Read Why Physicians Successfully Practice in Iowa
Deborah Turner, MD
"This is a state that is very much on the cutting edge of medicine. Whatever new things you hear that are happening in other parts of the country, you can almost guarantee that someone somewhere in Iowa has got that new process or is dealing with that new technology. You've got a new technology that does incredible research; one of the top research universities in the country and has many ongoing protocols; and you have hospitals and medical centers outside the university who are doing research or trying new techniques. So if you are worried about coming to Iowa and being in a situation where you're not going to get cutting-edge medicine, then you can rest, put that aside, because you can get it and you will get it."
Robert Lee, MD
"I know when I have to spend some time in a big city, traffic is a big, huge stress. I'm four minutes from work. Most people have less than a 10 minute commute to work. So you don't have time to get all stressed out. Here in Iowa I think that patients really value a physician, that we're still held up on a pedestal. Whether that's right or not, they really want to listen to us, to take our advice and it's not an adversarial relationship..."
Mike Romano, MD
"This is an area where if you reach out to someone, they reach back. Iowans are a very open, trusting type of people and that's what you need. To approach a person, a stranger, with a sense of distrust, really is not a good way to start a relationship. But I think you will find that Iowans approach each other in a more trusting manner. And again, it comes back to that, it's the human interaction that defines the quality of life."
Joyce Vista-Wayne, MD
"Once you get into your practice, you'll find all the things you're looking for: good infrastructure, good community practice, great hospitals, patients and a great place to live and raise children, a safe place, good education system. When you start looking at all that, Iowa really does pop up to the top of the list."
Peter Reiter, MD
"Well, I think they need to look at the economics a little bit. We live in a 19th century Victorian home that we've remodeled...that we've been able to afford, that has 4,000 square feet. If I lived in California, that would be worth $2 million. I wouldn't be able to afford it. So people need to understand that there are some things in Iowa that are more affordable than elsewhere. Food costs the same, but real estate doesn't. You don't have to commute two hours or an hour a day to get where you want to go. So that both in terms of amenities that you can afford and the time to enjoy them, I think you have more choices here."
Andy Goodner, MD
"I think physicians want to hear that they will have a successful practice that's well supported by the community, by the larger hospital institution in general, but still be able to maintain a good family life, a good quality of life. I think you find that in Iowa communities. I think you find quality health care, busy practices, well balanced family life where you can get home and still have plenty of family time. If there is a health care system change we need in our hospital, where in a big system it may takes weeks to implement or months, sometimes I can make the change overnight. If I see something that needs improved, we just go in and make it."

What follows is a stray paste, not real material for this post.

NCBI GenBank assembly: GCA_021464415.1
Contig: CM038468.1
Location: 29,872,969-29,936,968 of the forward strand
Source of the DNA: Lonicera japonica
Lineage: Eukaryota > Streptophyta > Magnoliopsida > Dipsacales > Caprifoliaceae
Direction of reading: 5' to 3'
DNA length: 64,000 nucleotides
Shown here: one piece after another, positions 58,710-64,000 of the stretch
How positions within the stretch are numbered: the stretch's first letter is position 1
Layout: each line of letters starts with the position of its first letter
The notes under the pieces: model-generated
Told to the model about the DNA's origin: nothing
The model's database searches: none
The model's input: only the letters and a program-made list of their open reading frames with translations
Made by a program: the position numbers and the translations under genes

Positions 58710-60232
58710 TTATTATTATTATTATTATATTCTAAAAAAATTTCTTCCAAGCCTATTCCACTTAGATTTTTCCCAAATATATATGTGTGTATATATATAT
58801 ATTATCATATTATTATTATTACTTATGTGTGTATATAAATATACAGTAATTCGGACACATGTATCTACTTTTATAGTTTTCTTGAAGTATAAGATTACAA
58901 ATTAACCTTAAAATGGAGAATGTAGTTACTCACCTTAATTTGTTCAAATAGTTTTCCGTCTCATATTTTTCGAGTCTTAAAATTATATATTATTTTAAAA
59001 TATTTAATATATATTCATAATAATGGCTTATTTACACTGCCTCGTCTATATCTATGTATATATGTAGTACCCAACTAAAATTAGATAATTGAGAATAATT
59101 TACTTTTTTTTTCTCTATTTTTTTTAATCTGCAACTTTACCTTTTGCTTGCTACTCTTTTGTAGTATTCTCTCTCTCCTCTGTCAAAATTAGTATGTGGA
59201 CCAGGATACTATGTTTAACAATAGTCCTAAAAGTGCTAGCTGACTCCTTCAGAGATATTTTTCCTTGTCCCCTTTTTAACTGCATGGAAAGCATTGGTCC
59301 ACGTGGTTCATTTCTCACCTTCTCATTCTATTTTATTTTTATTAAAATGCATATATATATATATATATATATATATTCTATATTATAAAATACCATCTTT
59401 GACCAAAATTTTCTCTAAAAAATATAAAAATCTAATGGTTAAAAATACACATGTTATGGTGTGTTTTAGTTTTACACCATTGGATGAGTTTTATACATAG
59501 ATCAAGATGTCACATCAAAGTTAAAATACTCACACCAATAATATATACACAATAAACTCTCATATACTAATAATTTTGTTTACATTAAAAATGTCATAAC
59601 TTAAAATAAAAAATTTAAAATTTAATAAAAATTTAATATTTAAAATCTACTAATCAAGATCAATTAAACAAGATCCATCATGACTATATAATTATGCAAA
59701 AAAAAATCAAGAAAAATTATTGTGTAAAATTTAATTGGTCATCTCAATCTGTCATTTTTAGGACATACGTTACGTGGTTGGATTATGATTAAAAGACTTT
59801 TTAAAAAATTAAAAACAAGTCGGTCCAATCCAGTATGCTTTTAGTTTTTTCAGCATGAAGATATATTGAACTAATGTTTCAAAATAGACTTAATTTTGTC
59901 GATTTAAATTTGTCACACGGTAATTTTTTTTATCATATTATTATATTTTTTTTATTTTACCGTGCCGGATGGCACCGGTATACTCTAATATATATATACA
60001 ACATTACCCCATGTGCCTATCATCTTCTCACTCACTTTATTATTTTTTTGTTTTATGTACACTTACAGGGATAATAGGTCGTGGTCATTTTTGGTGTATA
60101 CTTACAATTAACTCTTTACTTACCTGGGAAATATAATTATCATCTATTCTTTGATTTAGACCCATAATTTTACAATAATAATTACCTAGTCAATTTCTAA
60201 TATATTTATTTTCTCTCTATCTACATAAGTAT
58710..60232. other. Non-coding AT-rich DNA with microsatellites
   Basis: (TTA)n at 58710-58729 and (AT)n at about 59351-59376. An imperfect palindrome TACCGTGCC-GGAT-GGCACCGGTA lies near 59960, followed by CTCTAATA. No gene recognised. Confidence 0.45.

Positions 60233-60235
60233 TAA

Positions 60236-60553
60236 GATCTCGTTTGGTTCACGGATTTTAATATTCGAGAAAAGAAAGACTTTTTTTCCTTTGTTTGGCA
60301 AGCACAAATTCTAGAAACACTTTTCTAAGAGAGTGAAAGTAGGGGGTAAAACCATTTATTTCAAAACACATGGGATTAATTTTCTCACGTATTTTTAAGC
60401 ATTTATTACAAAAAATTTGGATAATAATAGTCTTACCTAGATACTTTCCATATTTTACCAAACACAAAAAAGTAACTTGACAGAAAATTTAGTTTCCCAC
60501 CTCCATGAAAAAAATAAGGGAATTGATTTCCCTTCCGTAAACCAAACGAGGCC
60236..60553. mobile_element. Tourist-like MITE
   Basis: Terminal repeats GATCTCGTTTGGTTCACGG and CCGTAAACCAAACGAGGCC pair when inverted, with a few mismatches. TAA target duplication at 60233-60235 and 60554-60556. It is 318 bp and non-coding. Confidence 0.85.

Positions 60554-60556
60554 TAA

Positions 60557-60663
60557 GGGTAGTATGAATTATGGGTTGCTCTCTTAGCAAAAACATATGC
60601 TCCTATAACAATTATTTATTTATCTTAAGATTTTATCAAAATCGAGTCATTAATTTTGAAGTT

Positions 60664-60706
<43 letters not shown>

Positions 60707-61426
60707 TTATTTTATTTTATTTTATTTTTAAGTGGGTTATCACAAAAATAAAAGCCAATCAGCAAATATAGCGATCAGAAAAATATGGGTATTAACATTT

Hunter Fuerste, MD
"In my community, every Sunday night in the summer, there is a music concert that is put on by an arts group, and they've really over the last ten to fifteen years increased the quality. People bring picnic baskets, a glass of wine, a lemonade. You can look around on a Sunday night at 6:30, the birds are chirping and deer are running around in the background. You can listen to music and your friends are all out there and you go 'It doesn't get any better than this!'"
Victoria Sharp, MD, MBA
Clinical Associate Professor of Urology and Family Medicine
"I had grown up on the East coast, lived in Arizona and I was totally shocked about how nice it was here, actually. I came and it was winter time and I was coming from Arizona at that time, but it was beautiful, there was a nice river flowing through town, there were rolling hills. And the people I met and then the hospital I went to interview was beautiful, the people were really nice. They asked, ‘Do you need help?' and I thought, this is different than other places that I had been."
Lawrence Hutchison, MD
"I've met people from everywhere. And the Midwestern personality and the Midwestern people are just different. They're friendlier. They're respectful. You don't have the challenges here that you do in other places, whether it be big cities or the coast, or places where doctors are really almost overpopulated or where the medical community is really fractionated to the point where people don't even know who their doctor is. They meet ‘em once, they meet ‘em twice and then they're going off to somebody else. Lots of the country is beginning to model its medical structure, its infrastructure, after Iowa. Because of the way we practice medicine. You know your patients, they know who you are. You know their whole families. And that's not just family medicine doctors like myself. That's all doctors."